I drove to work switching my eyes shut and open, shut and open, using traffic like a vision board in my doctor’s office. I began to self diagnose my eye problem. Do I have a cataract? Do I have to go into the doctor (another annoying disruption of my perfectly planned day), is this the end of my vision as I know it? I began thanking God for my bad eyes. These bad eyes are great eyes! Cataracts would be bad eyes.

I had a surgery on my eyes before I was five. I remember wearing patches and playing with fuzzy puzzles right after the surgery. I wore glasses until I graduated from high school, when I was in charge of my own life and could purchase contacts. When I read stories from the olden days I’ve wondered if I would have been thrown aside as an inferior product. I wore a back brace when I was a junior in high school due to scoliosis and my eyes are wonky. “Throw her out!” they (who, they is I’m not sure) might have instructed. Given the chance I would have pleaded, “But look, my teeth are good! And if you give me a chance you might find my cooking okay, my home decor talents decent, and if you wait long enough, I’ll make you something with the new Silhouette Cameo 3 I’m going to purchase!” I am a genuinely grateful person for so many things, among them, for being born in 1960 and not 1801 (the truly olden days).

As I listen to the California fire stories and devastation, I am grateful not only for my house, but for the benefits of a healthy and capable body and the privilege to work. Things like the California fires heightens my awareness in times of frustration. Last week I was forced to pull $1300 from my savings for a new water heater. The week before it was $650 for new tires. The list goes on. For a fraction of a second, like when my eyes weren’t working or I was writing checks, I recognize the potential of freaking out, because I have done it before, justified or not. I admit this, knowing I can’t be alone in my reaction to financial fragility. But instead of freaking out, my gratitude is increasing, and I have to believe it comes from the practice I’ve learned: to give God the glory and gratitude for my life.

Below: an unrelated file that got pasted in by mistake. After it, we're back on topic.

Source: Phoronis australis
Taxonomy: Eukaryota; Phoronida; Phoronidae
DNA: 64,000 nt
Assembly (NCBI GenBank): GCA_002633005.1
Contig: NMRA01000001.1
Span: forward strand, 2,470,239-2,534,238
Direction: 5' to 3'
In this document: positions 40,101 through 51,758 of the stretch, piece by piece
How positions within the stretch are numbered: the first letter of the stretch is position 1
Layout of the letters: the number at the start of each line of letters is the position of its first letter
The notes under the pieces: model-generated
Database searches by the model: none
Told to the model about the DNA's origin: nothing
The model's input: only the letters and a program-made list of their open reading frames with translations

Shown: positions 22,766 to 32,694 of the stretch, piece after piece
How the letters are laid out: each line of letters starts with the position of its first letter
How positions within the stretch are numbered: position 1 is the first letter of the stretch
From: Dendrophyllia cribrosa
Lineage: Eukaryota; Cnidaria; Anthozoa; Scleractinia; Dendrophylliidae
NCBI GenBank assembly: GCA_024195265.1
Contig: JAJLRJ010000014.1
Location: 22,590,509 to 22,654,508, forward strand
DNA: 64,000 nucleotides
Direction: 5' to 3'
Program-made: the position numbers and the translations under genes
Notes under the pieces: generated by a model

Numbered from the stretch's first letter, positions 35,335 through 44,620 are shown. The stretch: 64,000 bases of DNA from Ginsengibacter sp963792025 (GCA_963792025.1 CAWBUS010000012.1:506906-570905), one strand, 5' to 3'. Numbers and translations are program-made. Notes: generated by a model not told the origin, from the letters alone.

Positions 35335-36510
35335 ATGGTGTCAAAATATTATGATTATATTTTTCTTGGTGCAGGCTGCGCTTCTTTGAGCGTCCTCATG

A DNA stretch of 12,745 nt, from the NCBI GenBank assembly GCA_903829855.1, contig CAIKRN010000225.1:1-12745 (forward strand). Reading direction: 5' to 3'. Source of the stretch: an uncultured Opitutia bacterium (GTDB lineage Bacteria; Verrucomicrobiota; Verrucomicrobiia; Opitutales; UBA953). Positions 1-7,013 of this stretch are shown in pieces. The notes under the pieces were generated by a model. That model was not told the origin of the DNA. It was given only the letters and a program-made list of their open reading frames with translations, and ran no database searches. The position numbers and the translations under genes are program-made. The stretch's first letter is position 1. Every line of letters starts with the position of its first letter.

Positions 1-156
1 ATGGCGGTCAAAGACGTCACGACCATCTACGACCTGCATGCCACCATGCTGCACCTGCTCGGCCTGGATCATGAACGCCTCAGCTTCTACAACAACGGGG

Over the last 10 years I have had to seek out things for which I’m grateful. It has been a conscious endeavor as the things that I’ve lost cause me still to tear up. The effects are felt every day. But my endeavor to seek out what God has given me has been the difference between joy and depression. I cannot claim the same things many others claim for which they are grateful. Especially during the holidays when the absence of family is pronounced. I cannot take a gratitude pill and make the hurt go away, any more than a person with an amputated leg can bring it back with positive thinking.